Lord have mercy, Rita and I are finally done the 2008 Information Access Technology Magic Quadrant (Gartner subscription required). Every year I swear the next year won’t run as tight against the deadline, and considering that we had a full four hours to spare this year, I can proudly say I finally accomplished that goal.
Magic Quadrants are monsters. If cities were time, Magic Quadrants would be like the big weird nasty monster in Cloverfield. Rita and I started working on this one in February, I think — I asked for reference checks (I check references that vendors provided in year n-1, so that the references have a year to ripen and get sweet or sour) back then. We talked to vendors frequently, lined up clients, made a wiki page, lost the wiki page, found the wiki page again, kept records, forgot to update the wiki page when we started using the spreadsheet, botched up the spreadsheet and had to make a new one. You know the drill. It’s our equivalent for “budget crunch” or whatever annual/semi-annual thing you have to do. My father sold plumbing wholesale for ten years, and I thought “inventory” was a swear word.
The whole time, of course, inquiry doesn’t stop; presentations don’t stop; vendor briefings don’t stop. We have to freeze the analysis in time — finances were frozen as of the end of Q1, which means that if vendors had a killer Q2 (or a yawner), we ignored at. We froze functionality and offerings in the first week of June, so if someone had bought Microsoft in July we’d have had to figure out how to ignore that.
We remind people over and over again, and I’ll do it again here: Don’t treat the MQ as the final word on your vendor selection process. It’s a mistake to draw a line from the lower left corner to the upper right and try to figure out a way to calculate the distance from that line, then the position on that line that’s the shortest distance from the dot, as an absolute score. I know it’s tempting, but the fact is that there are nuances that the MQ can’t capture, and that we don’t claim that it can.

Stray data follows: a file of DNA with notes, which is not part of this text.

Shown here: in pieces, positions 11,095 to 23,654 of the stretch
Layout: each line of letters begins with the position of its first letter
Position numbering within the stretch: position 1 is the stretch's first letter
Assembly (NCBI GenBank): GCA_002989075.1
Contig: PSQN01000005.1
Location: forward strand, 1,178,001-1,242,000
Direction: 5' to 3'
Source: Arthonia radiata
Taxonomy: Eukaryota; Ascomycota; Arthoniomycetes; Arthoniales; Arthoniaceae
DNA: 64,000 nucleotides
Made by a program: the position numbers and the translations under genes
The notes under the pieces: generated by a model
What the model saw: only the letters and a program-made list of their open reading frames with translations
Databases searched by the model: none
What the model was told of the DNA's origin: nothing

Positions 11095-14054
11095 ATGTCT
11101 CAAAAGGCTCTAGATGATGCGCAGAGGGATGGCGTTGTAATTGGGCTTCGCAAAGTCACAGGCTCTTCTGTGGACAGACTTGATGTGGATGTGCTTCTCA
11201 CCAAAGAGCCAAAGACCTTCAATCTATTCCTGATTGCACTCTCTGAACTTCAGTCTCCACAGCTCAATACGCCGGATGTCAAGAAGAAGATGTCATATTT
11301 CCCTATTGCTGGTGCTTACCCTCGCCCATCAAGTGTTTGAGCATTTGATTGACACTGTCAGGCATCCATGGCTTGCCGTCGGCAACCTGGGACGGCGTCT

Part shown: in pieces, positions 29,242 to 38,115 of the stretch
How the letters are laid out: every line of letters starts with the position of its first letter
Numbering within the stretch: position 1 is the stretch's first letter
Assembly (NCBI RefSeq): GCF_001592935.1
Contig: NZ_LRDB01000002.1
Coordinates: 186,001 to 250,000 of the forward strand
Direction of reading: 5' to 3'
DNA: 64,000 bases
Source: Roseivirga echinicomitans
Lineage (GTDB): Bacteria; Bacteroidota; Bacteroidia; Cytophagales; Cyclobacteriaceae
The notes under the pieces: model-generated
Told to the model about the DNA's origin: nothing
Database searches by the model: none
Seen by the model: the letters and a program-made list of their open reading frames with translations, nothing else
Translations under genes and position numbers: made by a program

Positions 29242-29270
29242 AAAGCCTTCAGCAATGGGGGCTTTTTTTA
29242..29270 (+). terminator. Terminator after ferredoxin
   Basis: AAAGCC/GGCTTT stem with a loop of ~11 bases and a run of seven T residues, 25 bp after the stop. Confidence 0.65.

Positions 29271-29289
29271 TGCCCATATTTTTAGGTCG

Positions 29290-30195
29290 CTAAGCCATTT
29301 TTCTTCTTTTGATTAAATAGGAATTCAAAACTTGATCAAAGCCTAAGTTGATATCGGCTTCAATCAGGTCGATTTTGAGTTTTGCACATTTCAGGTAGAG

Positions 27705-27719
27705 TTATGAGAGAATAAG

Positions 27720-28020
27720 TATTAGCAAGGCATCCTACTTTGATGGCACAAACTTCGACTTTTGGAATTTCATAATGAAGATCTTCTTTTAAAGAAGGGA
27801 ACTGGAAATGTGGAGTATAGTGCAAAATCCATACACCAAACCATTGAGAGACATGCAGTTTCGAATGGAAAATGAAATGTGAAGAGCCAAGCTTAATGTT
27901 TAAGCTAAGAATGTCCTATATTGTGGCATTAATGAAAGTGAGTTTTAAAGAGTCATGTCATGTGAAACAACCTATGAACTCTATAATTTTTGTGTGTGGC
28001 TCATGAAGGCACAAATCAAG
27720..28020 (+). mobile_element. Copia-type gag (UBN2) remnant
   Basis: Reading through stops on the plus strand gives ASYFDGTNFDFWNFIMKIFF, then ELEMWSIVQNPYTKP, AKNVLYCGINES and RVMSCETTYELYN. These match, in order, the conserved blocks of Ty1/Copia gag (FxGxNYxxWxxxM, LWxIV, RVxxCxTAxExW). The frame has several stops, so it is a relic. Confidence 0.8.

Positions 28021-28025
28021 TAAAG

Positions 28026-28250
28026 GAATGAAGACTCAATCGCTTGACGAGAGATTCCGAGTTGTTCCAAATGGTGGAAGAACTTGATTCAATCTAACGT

Nevertheless, readership figures imply that somewhere around 17 commercial and government enterprise clients read the Information Access MQ for every client who talks to me or Rita on the phone or at a conference about the decision it is intended to drive. I’m sure plenty of those readers are just curious, and read most new magic quadrants just to see where vendors fall. But some percentage of them are in a rush and don’t have time to talk, or have been told simply to “pull the leaders and send RFPs.” I’ll say it again, as Gartner always does: Use MQs judiciously.
A lot of vendors came out of the MQ this year, mostly because they either aren’t marketing in more than one major geographical region, because they’ve gone specialty (which is a wise thing from a marketing and survival perspective), or because they didn’t make the $12 million revenue threshold. All these were new criteria, and in some cases — particularly, revenue — we aren’t able to use absolute empirical evidence in the case of privately held companies. We did the best we could, including a variety of kinds of documentary evidence and analysis.
The new criteria meant a lot of my pet recommendations came out of the MQ, but they won’t come out of my conversations with clients. I have an extra list of vendors, in fact, right here, that I go to when clients need something that doesn’t fall in the MQ class.
Anyway, it’s done. I looked for something elegiac to listen to while I wrote this. (Gotta fit the mood.) Settled on “The Rise and Fall of Ziggy Stardust (30th Anniversary Edition).” Don’t get me wrong; I’m only dancing.
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